According to the appellants, there was no challenge to the delay, if any, in his confirmation. On 3.8.1989, in terms of the third proviso to Regulation 5(2) of the applicable Regulations, i.e. Indian Police Service (Appointment by Promotion) Regulations, 1955 (in short 'Regulation') he became eligible for consideration for promotion to the IPS on completion of eight years of continuous service in the post of DSP in the State cadre. On 26.2.1990, the Selection Committee met and considered the candidates who were substantive Dy.SPs who were eligible as on 1.1.1990 including respondent No.4. On 8.3.1991, respondent No.4 was promoted to IPS along with seven others, including Shri S.A. Khopde. They all became juniors to the appellants who were appointed at least six years earlier. Respondent No.4 did not press his claim for consideration for promotion in the year 1988 itself. On 9.2.1993, he and other promotees of his batch were confirmed in the IPS w.e.f. 8.3.1992. They were given 1987 as the year of allotment in the IPS. On 27.7.1994, a representation was made by respondent No.4 to treat 1984 as the year of allotment by treating him as having been appointed in the year 1988 iteself. Subsequently, another representation was made in January, 1995. O.A.No.807/1996 was filed before the Central Administrative Tribunal, Mumbai Bench (in short, the Tribunal) praying for appropriate year of allotment in the IPS on the ground that though he was eligible, he was not considered for the vacancies of 1988. The Union of India and the Union Public Service Commission (in short, 'UPSC') resisted the claim of respondent No.4. The Tribunal dismissed the O.A. inter-alia holding that the O.A. was barred by time and suffered from delay and laches as the respondent No.4 made a representation for the first time on 27.7.1994, much after his alleged claim for the year of allotment being 1988. It was held that if his claims were to be allowed, it would unsettle the settled position for about eight years. The review petition filed by respondent No.4 was also dismissed. A writ petition was filed by respondent No.4 challenging the judgments of the Tribunal. The same was allowed by condoning the delay in approaching the Tribunal and it was directed that the official respondents were to redetermine his year of allotment as 1987 (which was later corrected to be 1988). It was also held that if respondent No.4 was eligible for being considered for the vacancies in 1988, his seniority shall be determined treating him as entitled to be promoted in the year 1988 and his year of allotment should be determined accordingly. A contempt petition (C.P.No.10/2006) was filed by respondent No.4 and the Union of India implemented the judgment of the High Court without preparing any seniority list for the year 1988 by changing his year of allotment from 1987 to 1984 and placing him above the appellants who were direct recruits of the year 1985. This was done under threat of contempt. The High Court disposed of the contempt petition as not pressed since the judgment had been complied with. As the appellants were not parties before the High Court, after obtaining permission to file S.L.P., the Special Leave Petitions were filed.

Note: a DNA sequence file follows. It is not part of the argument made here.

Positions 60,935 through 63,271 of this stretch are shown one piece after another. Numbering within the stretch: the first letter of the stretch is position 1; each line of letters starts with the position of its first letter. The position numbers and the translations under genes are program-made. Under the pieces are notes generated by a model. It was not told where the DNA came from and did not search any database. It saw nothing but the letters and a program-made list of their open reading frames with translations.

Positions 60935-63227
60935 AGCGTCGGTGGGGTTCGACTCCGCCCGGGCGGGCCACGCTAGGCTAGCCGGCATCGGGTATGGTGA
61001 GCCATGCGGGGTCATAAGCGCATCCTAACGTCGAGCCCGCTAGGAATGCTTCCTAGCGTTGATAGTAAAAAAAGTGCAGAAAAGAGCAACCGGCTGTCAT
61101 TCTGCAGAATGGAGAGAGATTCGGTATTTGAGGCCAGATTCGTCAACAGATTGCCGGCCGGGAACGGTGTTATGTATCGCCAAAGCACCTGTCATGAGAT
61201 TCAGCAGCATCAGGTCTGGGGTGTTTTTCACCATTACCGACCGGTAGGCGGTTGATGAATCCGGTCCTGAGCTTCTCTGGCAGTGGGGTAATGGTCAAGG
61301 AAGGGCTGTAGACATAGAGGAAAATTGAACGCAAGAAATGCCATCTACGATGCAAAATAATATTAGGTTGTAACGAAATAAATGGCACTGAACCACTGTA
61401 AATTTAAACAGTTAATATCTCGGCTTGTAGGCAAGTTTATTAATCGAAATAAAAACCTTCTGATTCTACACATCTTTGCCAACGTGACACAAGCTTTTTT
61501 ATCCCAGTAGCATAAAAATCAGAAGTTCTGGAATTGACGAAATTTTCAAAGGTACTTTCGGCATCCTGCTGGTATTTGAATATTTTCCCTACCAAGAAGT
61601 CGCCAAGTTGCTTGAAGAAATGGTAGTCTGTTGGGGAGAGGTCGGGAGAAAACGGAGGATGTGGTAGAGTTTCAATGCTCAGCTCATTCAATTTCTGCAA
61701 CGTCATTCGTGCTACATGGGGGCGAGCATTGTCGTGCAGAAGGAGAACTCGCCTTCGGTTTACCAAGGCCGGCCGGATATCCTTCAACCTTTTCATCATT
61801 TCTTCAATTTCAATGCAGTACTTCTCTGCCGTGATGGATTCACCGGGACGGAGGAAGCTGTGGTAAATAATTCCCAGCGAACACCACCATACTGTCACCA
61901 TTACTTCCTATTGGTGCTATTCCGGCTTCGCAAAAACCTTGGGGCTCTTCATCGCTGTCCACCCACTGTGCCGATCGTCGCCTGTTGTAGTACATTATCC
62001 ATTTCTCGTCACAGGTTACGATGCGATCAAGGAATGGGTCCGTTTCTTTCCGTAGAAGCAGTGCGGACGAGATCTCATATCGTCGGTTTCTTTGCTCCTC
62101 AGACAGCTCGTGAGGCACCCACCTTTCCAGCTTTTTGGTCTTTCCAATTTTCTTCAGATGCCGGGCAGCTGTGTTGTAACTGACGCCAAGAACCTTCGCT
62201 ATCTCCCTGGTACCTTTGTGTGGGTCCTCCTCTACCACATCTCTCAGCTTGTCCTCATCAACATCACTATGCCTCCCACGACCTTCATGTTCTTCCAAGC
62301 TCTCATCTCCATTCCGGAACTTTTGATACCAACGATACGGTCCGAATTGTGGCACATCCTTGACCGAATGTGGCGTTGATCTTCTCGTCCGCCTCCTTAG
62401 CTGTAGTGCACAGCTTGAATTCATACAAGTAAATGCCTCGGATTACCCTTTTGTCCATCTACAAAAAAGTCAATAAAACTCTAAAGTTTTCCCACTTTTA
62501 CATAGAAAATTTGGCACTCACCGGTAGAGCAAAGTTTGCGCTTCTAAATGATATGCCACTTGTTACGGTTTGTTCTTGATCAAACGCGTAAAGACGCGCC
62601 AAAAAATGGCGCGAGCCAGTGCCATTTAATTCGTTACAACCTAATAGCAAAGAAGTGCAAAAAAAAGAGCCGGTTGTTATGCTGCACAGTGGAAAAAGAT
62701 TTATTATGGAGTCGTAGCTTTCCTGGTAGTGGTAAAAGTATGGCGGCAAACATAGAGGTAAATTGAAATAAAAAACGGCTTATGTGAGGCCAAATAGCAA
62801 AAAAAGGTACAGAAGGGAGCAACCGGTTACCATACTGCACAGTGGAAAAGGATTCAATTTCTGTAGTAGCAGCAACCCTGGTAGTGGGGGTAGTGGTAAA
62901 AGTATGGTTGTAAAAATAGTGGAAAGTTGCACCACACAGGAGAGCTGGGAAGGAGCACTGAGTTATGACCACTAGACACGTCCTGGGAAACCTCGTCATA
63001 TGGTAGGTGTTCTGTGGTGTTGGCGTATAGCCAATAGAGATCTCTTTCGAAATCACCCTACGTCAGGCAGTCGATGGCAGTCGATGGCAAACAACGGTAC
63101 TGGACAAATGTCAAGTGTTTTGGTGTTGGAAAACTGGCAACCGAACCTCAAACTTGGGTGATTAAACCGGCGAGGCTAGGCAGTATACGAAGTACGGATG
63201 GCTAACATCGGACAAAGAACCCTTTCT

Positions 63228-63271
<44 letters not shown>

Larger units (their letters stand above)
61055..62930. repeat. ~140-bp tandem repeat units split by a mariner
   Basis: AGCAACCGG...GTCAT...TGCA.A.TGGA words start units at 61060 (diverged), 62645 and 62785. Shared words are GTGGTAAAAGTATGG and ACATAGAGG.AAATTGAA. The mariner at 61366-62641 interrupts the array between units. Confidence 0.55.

4. Mr. P.P. Rao, learned senior counsel for the appellants, primarily challenged the judgment of the High Court on the ground that the appellants who would be directly affected by the order of the High Court were not parties before the High Court. In any event, there was not even an application for condonation of delay in moving the Tribunal. A stale claim purportedly relating to 1988 was raised for the first time in 1994. The High Court could not have directed that the official respondents were to determine the seniority of respondent No.4 treating his year of allotment as 1988 and he was entitled to be promoted in the vacancies occurring in the year 1988. It was further submitted that had the appellants been impleaded as parties, they could have pointed out the fallacy in the claim of respondent No.4 and as to how he was not entitled to be considered for promotion. Learned counsel for respondent No.4, however, submitted that no direct relief was claimed against the appellants and, therefore, there was no need to implead them as parties. Additionally, it is submitted that when respondent No.4 noticed that his claim has been bypassed without any legitimate reason, he made the representation. From the stand of the Union of India, it appears that the proper course was to prepare three separate lists, which is the normal procedure, for the years in question if for any year the selection was not held. But that apparently was not done in view of the High Court's direction. The writ petition before the High Court related to both eligibility and promotion.